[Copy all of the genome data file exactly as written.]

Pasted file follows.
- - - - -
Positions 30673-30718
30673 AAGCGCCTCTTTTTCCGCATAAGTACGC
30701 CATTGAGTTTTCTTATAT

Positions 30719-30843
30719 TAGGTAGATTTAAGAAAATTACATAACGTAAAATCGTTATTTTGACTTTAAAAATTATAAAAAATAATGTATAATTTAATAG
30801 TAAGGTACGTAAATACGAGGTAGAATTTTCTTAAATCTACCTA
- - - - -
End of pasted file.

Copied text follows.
Positions 30673-30718
30673 AAGCGCCTCTTTTTCCGCATAAGTACGC
30701 CATTGAGTTTTCTTATAT

Positions 30719-30843
30719 TAGGTAGATTTAAGAAAATTACATAACGTAAAATCGTTATTTTGACTTTAAAAATTATAAAAAATAATGTATAATTTAATAG
30801 TAAGGTACGTAAATACGAGGTAGAATTTTCTTAAATCTACCTA